I simply learned that I can’t always fight fire with fire, disrespect with disrespect. Sometimes it’s far more beneficial, and far easier, to allow the ignorant their opinion and to choose your battles wisely.

Cover Image Credit: Unsplash

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The Month Of April For A College Student As Told By Chandler Bing

Could you BE anymore stressed?
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April. It's the time of the school year where every college student is hanging by a thread.

The weather is warm, the classrooms are warmer. Partying is an option at any given moment, but unfortunately, all of those exams, group projects and looming finals do not give af. This dynamic creates a certain type of pain only those living through it can manage to explain.

That is, of course, in addition to Chandler Bing (some of you may know him as Chanandler Bong), who can always help us empathize during times like these.

1. When your professor assigns that last reading assignment

2. When people keep telling you they're done with their finals

3. When all of the work gets to you and you have your fifth mental breakdown this week.

SEE ALSO: What It's Like To Be A College Student In April

4. After every single day in the month of April

5. Once the hopeless procrastinating turns into yet another mental breakdown

6. That feeling when you're studying for a cumulative final

7. After hours of studying, your mind begins to wander

8. When you're home for Easter and your family asks, "how are your grades?"

9. When you decide to try to test our your skills in areas besides what you're studying for

How about marketing? ..no... definitely not that one.

10. When you know you're going to fail, so you start to rethink life

SEE ALSO: Junior Year As Told By 'The Office'

11. You start planning your death because you're sure you can't make it through this month

12. When you finish your last final

13. When the random kid who never went to class all semester shows up for the final and steals your seat

Bonus: Now all you can think is:

Cover Image Credit: YouTube

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Crossroads

Trying to figure out what to do in life.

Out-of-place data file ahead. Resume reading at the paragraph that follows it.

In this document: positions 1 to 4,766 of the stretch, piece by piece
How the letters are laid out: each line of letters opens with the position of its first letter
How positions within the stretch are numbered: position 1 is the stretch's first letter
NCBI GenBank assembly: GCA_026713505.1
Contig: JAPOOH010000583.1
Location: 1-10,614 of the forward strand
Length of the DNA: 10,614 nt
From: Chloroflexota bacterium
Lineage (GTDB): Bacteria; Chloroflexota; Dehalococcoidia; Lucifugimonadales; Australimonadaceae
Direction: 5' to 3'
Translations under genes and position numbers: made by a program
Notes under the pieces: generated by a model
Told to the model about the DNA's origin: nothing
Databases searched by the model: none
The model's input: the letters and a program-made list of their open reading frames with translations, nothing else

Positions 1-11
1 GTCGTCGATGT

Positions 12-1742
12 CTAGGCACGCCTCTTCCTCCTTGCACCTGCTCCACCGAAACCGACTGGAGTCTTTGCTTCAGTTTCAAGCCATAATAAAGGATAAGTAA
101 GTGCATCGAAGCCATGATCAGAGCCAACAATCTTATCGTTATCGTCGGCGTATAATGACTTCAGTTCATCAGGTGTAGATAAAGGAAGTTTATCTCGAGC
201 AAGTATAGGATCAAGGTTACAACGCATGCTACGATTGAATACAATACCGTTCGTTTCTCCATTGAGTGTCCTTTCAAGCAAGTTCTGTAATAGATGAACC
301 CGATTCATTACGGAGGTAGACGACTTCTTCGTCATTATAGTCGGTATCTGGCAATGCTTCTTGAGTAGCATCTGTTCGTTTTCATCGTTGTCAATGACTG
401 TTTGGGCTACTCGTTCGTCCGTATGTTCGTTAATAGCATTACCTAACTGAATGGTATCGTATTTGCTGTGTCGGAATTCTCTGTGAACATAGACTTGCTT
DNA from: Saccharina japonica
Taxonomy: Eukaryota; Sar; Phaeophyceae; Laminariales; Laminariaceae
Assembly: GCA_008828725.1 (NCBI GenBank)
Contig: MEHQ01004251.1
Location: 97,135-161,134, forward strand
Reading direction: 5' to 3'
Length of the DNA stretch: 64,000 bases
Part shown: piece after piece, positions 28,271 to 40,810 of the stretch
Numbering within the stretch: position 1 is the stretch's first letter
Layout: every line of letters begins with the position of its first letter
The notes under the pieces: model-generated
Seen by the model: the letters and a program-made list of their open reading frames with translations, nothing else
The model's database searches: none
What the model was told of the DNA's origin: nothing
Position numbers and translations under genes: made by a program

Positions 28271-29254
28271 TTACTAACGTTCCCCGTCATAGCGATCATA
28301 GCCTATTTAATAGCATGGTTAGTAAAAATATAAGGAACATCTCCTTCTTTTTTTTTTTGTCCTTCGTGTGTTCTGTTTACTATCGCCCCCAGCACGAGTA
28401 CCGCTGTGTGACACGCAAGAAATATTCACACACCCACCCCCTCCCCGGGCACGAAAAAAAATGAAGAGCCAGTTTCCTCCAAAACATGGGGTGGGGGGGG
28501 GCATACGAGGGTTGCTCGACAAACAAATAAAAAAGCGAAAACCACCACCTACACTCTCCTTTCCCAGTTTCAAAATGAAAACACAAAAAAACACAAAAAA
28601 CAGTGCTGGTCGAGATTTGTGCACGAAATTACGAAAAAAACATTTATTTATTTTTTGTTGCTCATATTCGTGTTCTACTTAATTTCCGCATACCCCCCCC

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I never saw the crossroad

Where I could cross n' roam

Under an arch or dome. [1]

I just kept on the road

That was laid out,

Told to hold out

Till it pays out. [2]

Now I think its too late

Been walking too long,

Classes are all wrong

But masses too strong. [3]

So I follow with my head down

And chest up, succeeding cause

I'm too scared to fuck it up. [4]

But I have a need to lead,

Top-down and gears up

Leaving nothing to the dust.

But if I drop out, I'm a fuck up. [5]

Is it better to live and rust

Or drive till it busts

With trust you can find the way? [6]


[1] - Play on roam/Rome. Starts the poem by expressing the feeling of being trapped in my path in life. I felt like I never got the chance to figure out what I wanted to do.

[2] - I think a lot of it was I was following what people told me I should be doing.

[3] - I have a feeling that it is too late to change my course of life. I'm in a college for business, taking classes about business, and everyone around me wants to do business.

[4] - This is saying that even though I am not passionate about what I am doing I am still trying to succeed only because I'm scared of failing or quitting.

[5] - I want to leave and lead myself, do something where I'm not following but I don't know how to do that. This part starts a car reference, idk I've been watching Formula 1 on Netflix and its dope.

[6] - This is the question I've been asking myself, wondering if I should continue on with my path or follow my passion.